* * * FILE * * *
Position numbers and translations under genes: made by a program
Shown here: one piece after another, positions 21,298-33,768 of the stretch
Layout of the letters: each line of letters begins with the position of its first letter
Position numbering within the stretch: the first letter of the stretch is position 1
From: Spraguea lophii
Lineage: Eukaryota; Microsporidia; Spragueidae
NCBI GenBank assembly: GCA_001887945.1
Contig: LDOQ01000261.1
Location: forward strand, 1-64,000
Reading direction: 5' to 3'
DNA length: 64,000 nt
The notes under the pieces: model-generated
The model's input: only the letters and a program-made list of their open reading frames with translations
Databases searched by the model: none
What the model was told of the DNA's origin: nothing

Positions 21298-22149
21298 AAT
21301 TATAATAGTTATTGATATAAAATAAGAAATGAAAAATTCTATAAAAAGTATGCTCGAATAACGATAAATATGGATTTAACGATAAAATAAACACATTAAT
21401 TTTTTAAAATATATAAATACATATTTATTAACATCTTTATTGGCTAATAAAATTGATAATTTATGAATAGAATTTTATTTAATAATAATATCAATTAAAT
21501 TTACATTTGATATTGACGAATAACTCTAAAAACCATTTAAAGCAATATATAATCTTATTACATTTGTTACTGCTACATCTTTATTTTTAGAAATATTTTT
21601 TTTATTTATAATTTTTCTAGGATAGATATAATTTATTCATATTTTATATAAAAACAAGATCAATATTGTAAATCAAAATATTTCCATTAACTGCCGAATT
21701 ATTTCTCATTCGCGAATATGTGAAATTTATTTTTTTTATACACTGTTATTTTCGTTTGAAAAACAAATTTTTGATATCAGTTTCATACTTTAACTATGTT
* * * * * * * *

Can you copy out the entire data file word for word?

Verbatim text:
Position numbers and translations under genes: made by a program
Shown here: one piece after another, positions 21,298-33,768 of the stretch
Layout of the letters: each line of letters begins with the position of its first letter
Position numbering within the stretch: the first letter of the stretch is position 1
From: Spraguea lophii
Lineage: Eukaryota; Microsporidia; Spragueidae
NCBI GenBank assembly: GCA_001887945.1
Contig: LDOQ01000261.1
Location: forward strand, 1-64,000
Reading direction: 5' to 3'
DNA length: 64,000 nt
The notes under the pieces: model-generated
The model's input: only the letters and a program-made list of their open reading frames with translations
Databases searched by the model: none
What the model was told of the DNA's origin: nothing

Positions 21298-22149
21298 AAT
21301 TATAATAGTTATTGATATAAAATAAGAAATGAAAAATTCTATAAAAAGTATGCTCGAATAACGATAAATATGGATTTAACGATAAAATAAACACATTAAT
21401 TTTTTAAAATATATAAATACATATTTATTAACATCTTTATTGGCTAATAAAATTGATAATTTATGAATAGAATTTTATTTAATAATAATATCAATTAAAT
21501 TTACATTTGATATTGACGAATAACTCTAAAAACCATTTAAAGCAATATATAATCTTATTACATTTGTTACTGCTACATCTTTATTTTTAGAAATATTTTT
21601 TTTATTTATAATTTTTCTAGGATAGATATAATTTATTCATATTTTATATAAAAACAAGATCAATATTGTAAATCAAAATATTTCCATTAACTGCCGAATT
21701 ATTTCTCATTCGCGAATATGTGAAATTTATTTTTTTTATACACTGTTATTTTCGTTTGAAAAACAAATTTTTGATATCAGTTTCATACTTTAACTATGTT